Update: On December 10, an expert advisory panel voted 17 to 4, with one abstention, in favor of FDA emergency use authorization of the Pfizer/BioNTech COVID-19 vaccine for people age 16 or older. The dissenters expressed concerned about authorization for teens under 18. The FDA usually follows advisory committee recommendations.

The same day, detailed data from the Phase III trial of the vaccine were published in The New England Journal of Medicine.

This article was originally published on December 9, 2020.

The United Kingdom, Bahrain and Canada have granted emergency use authorization for Pfizer and BioNTech’s COVID-19 vaccine, and rollout is currently underway in the United Kingdom. In the United States, the Food and Drug Administration (FDA) released detailed data ahead of a December 10 hearing, and regulators could authorize the vaccine by the end of the week.

On December 2, the Medicines and Healthcare Products Regulatory Agency (MHRA)—the FDA’s U.K. counterpart—granted emergency authorization for the Pfizer/BioNTech vaccine. The United Kingdom has prioritized elderly people and certain health care workers. The first recipients—among them a 90-year-old grandmother and an 81-year-old man named William Shakespeare—were vaccinated on December 8.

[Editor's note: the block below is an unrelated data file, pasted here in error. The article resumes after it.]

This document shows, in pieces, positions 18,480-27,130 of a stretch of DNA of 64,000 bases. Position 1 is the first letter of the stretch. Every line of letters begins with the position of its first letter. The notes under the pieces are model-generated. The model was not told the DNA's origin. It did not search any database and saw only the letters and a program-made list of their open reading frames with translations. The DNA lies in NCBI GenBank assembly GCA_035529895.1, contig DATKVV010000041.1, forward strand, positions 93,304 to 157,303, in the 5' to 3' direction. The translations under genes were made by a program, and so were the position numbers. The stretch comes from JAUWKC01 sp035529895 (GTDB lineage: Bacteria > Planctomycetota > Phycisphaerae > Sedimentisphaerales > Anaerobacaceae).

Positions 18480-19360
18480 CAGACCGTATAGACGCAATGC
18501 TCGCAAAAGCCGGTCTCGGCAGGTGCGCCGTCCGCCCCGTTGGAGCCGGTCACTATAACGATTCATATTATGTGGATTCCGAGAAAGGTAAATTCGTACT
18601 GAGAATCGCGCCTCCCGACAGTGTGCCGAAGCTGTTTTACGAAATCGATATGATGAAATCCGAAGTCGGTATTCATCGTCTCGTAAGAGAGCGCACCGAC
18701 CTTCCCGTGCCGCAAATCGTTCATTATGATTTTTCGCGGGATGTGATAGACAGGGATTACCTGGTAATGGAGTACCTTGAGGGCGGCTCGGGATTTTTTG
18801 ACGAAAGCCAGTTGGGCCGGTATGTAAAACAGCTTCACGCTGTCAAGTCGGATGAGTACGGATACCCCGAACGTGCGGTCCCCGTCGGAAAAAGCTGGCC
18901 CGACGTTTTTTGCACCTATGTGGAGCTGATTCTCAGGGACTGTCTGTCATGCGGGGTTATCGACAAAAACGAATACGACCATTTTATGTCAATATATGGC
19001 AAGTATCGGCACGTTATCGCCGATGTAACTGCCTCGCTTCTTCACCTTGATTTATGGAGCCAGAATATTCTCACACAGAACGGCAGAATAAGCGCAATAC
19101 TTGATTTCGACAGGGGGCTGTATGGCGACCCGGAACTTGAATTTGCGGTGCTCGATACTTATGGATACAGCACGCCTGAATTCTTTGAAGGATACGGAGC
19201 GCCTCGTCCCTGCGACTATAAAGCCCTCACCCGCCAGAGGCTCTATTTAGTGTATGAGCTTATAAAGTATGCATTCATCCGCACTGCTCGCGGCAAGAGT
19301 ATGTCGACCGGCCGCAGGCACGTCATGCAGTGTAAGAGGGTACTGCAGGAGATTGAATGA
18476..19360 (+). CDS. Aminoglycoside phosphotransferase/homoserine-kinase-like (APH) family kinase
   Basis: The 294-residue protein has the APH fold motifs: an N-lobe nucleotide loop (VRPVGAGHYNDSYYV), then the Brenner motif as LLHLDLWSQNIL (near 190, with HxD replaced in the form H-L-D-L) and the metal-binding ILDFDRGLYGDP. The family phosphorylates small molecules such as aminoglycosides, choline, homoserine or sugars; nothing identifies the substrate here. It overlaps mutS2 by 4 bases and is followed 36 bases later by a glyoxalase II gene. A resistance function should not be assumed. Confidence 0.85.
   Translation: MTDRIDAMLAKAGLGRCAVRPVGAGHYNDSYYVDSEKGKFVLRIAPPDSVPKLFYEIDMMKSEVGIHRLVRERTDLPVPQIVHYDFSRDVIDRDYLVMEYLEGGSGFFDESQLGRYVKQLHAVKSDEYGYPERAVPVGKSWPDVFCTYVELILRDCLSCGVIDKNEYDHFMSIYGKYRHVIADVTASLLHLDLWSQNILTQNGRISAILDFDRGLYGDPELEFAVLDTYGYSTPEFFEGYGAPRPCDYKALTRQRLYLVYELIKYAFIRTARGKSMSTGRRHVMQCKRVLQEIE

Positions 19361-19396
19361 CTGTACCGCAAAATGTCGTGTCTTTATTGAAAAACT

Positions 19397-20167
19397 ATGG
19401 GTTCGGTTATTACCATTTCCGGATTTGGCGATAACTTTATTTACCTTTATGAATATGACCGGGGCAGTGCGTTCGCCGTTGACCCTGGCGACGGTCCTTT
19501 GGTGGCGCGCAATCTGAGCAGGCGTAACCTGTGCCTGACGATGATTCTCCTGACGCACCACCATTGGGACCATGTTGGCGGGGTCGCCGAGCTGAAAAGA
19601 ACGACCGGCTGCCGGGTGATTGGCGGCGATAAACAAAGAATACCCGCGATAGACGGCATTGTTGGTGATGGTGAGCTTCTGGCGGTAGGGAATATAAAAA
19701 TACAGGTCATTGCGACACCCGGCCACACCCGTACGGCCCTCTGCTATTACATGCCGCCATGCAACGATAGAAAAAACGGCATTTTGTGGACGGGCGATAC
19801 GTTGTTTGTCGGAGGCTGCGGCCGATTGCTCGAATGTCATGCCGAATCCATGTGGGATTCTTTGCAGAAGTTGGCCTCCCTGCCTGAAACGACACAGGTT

Bahrain announced its authorization of the same vaccine on December 4; the country previously authorized another vaccine from the Chinese company Sinopharm for use by front-line workers. Canada followed suit, authorizing the Pfizer/BioNTech vaccine on December 9.

Detailed Data Released

On December 10, the FDA will hold a hearing with a panel of outside experts to discuss emergency use authorization of the Pfizer/BioNTech vaccine, code-named BNT162b2. Members of the public can watch the proceedings online. In advance of the meeting, the agency released two detailed briefing documents describing clinical trial results:

Pfizer previously announced top-line study findings showing that the two-dose vaccine—which uses novel mRNA technology to present the SARS-CoV-2 coronavirus spike protein to the immune system—is 95% effective at reducing the risk of COVID-19.